You're on the job, setting aside money in your employer-sponsored retirement plan. You decide to terminate employment or retire. If you are under age 59 ½ and take a lump sum withdrawal, it may be subject to an additional 10% early withdrawal tax. This withdrawal will also be subject to ordinary income tax. Rolling this money over to your IRA may be a better solution.
What is a rollover IRA?
An IRA rollover occurs when you transfer money from employer-sponsored retirement plans into a traditional or Roth IRA. In a rollover, you’re keeping your money tax-deferred until you choose to withdraw it. The rollover option might also give you more investment freedom – options that may not have been available under your employer-sponsored plan. You can also use it to consolidate multiple accounts which may help you manage them more easily.
Keep in mind that your IRA may be subject to market risks, including possible loss of principal.
Three common reasons to rollover are:
- You get a new job
- Your employer stops offering a retirement plan
- You retire
Keep in mind that there are some IRA rollover rules:
- You can’t take a loan from your IRA
- With a traditional IRA, you must begin minimum distributions at age 70½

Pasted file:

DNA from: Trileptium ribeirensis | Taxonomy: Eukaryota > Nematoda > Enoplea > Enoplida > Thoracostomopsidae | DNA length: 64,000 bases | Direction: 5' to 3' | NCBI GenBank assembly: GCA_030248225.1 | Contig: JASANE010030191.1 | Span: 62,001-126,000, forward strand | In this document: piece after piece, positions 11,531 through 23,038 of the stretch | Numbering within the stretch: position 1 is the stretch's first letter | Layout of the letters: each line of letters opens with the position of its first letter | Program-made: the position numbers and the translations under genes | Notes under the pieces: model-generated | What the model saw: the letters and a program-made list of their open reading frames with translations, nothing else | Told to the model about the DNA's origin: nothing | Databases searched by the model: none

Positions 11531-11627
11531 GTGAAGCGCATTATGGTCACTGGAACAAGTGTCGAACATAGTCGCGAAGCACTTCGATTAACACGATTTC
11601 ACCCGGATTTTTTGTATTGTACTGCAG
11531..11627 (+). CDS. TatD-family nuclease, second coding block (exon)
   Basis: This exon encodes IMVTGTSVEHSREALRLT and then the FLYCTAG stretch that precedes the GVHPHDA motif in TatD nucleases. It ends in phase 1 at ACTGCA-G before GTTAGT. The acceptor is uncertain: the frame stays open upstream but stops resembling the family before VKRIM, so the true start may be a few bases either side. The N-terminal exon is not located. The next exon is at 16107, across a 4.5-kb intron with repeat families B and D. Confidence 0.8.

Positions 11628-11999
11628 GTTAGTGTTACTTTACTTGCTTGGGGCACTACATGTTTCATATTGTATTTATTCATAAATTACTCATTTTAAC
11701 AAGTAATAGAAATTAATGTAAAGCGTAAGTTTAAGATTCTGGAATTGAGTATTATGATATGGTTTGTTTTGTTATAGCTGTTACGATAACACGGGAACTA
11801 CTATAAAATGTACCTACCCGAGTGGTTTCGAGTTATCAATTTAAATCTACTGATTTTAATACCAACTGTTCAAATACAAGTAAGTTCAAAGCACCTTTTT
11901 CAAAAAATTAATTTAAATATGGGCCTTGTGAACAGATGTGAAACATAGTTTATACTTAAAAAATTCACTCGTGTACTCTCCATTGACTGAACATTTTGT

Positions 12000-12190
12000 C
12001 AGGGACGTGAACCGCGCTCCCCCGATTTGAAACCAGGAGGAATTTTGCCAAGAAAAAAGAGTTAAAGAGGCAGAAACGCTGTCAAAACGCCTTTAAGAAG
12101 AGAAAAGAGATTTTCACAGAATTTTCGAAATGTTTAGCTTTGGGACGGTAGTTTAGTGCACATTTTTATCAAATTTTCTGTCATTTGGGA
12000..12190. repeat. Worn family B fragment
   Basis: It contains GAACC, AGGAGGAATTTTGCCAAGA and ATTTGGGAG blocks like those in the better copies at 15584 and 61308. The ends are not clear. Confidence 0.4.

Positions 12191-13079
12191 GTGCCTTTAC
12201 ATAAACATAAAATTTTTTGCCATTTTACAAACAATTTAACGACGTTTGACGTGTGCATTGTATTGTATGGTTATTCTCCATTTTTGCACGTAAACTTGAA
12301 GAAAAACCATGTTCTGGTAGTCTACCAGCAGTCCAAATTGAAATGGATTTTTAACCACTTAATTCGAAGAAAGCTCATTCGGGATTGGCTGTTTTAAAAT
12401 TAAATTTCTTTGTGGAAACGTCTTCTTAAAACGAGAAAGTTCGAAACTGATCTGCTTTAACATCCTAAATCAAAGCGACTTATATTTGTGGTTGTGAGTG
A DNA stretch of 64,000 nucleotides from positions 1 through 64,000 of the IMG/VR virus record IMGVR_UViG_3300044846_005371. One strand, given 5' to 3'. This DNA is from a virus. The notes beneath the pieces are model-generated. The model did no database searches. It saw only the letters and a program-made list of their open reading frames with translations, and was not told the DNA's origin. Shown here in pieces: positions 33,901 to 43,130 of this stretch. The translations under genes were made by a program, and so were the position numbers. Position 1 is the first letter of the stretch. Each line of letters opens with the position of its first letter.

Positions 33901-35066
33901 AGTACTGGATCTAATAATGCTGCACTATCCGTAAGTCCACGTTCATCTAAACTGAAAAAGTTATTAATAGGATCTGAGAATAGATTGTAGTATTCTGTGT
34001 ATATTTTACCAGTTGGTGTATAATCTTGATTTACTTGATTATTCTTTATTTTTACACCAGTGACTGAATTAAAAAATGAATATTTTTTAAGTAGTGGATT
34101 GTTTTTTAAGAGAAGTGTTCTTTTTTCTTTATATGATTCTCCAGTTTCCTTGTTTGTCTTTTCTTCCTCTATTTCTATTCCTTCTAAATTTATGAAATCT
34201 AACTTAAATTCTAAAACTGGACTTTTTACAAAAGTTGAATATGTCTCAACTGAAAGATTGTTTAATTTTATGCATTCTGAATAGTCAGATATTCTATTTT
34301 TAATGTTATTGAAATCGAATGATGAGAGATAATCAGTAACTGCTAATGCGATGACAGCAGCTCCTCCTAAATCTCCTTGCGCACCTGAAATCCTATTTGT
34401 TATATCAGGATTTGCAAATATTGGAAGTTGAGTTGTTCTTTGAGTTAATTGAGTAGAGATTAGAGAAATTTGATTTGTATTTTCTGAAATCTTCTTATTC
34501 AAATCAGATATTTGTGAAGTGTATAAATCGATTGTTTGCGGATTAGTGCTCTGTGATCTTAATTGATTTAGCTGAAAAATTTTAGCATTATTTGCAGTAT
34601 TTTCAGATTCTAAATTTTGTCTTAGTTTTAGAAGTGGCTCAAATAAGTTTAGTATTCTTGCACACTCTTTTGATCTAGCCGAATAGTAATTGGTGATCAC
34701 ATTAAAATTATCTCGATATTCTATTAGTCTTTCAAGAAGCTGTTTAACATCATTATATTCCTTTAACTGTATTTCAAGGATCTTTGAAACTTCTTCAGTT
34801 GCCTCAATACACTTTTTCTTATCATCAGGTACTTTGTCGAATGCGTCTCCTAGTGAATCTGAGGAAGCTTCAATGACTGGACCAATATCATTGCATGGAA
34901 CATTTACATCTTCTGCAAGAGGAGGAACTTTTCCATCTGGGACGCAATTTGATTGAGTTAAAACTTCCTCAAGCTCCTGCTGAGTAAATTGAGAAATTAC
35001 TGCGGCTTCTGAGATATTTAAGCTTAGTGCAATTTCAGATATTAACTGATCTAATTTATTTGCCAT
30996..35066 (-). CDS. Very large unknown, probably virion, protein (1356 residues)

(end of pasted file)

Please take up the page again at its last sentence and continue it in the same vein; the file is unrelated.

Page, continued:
- You may lose protection from creditors
There are some very good reasons to consider rolling money over into an IRA:
- Preserve retirement savings by avoiding taxes and the additional 10% early withdrawal tax
- Consolidate and simplify your retirement savings into one account
- You can rollover as many accounts as you have – no limits
- Choose from a broad range of investments
Setting up an IRA rollover
Rolling over an IRA can be quick and easy. An investment professional can help. Talk with your advisor to:
- Determine if an IRA fits in your investment portfolio
- Discuss your retirement and long-term financial goals
- Review your financial statements to understand your situation
Have more questions about setting up a rollover IRA? Contact your advisor today.